The nylon spacers, screws, and rubber lined clamps are in the screws and parts section. They were in the pull out bins. You can cut a pen to use instead of the nylon spacers if you want to save $1. You will need 2 screws that are about 1/4" longer than your spacer so that it screws into your desk far enough. You certainly won't want it too long, or you'll have screws going all the way through your desk.

$6 36x84" Screen
$1 2 pack 1" Nylon spacers
$3 8 pack Screen Clips
$1 8 pack 1-1/4" screws

Step 2: Assemble the Screen

I'll try to add some pics of these steps, but it's pretty self explanatory.

Cut the screen frame to the size you wish to use. I cut mine at 36". I didn't have a saw handy, so I ended up scoring the metal with a leatherman saw blade and bending it until it broke. The metal is very pliable, so be careful of deforming it.

Measure the amount of screen you wish to use. I measured mine at 24" so my screen dimensions are 24"x36". I should have used 10"-12", but I worked around it (by creating a closed loop in case I want to "permanently" route cables). Always give yourself some extra slack. You can use less than needed and cut off the excess.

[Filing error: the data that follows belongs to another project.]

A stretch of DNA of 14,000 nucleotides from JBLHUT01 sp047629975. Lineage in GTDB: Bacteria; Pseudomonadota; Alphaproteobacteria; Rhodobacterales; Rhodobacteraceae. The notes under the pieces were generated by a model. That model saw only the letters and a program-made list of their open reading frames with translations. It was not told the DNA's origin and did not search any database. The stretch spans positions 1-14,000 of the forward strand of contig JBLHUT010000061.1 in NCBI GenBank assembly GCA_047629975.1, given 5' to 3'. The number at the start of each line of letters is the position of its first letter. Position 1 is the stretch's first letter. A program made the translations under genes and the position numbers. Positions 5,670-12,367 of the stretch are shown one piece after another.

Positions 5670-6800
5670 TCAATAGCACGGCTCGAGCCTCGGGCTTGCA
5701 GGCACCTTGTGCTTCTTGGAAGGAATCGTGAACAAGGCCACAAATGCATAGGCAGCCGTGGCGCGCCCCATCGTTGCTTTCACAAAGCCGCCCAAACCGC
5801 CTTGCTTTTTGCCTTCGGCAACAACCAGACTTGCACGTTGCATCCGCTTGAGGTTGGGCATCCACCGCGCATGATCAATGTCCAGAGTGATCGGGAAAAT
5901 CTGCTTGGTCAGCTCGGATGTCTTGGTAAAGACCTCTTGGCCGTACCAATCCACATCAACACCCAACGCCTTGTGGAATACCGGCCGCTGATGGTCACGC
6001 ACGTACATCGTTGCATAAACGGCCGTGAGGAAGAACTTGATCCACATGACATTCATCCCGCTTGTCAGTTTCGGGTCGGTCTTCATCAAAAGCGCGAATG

Install the spline into the screen frame. The proper method is to use a spline roller, but I couldn't find mine, so I used my curved leatherman file to press it in. You can use a comb, or headphone jack, or chopstick, or any thin, solid material with a blunt end.

Step 3: Mount It to the Desk

Setup the screen mount bracket. The screen clip will hold the screen frame to the desk. The spacer will create a gap between the two screen frames so that cables can easily run in and out of the organizer. The rubber lined clamps will hold the second rail. It will allow for easy access to route the cables. Hold the bracket against the frame and screw it into place at both ends.

If you're using this setup on glass, you can flip the screen clip, use a nut and bolt to hold the bracket assembly together, and use some adhesive strips to hold the bracket to the glass.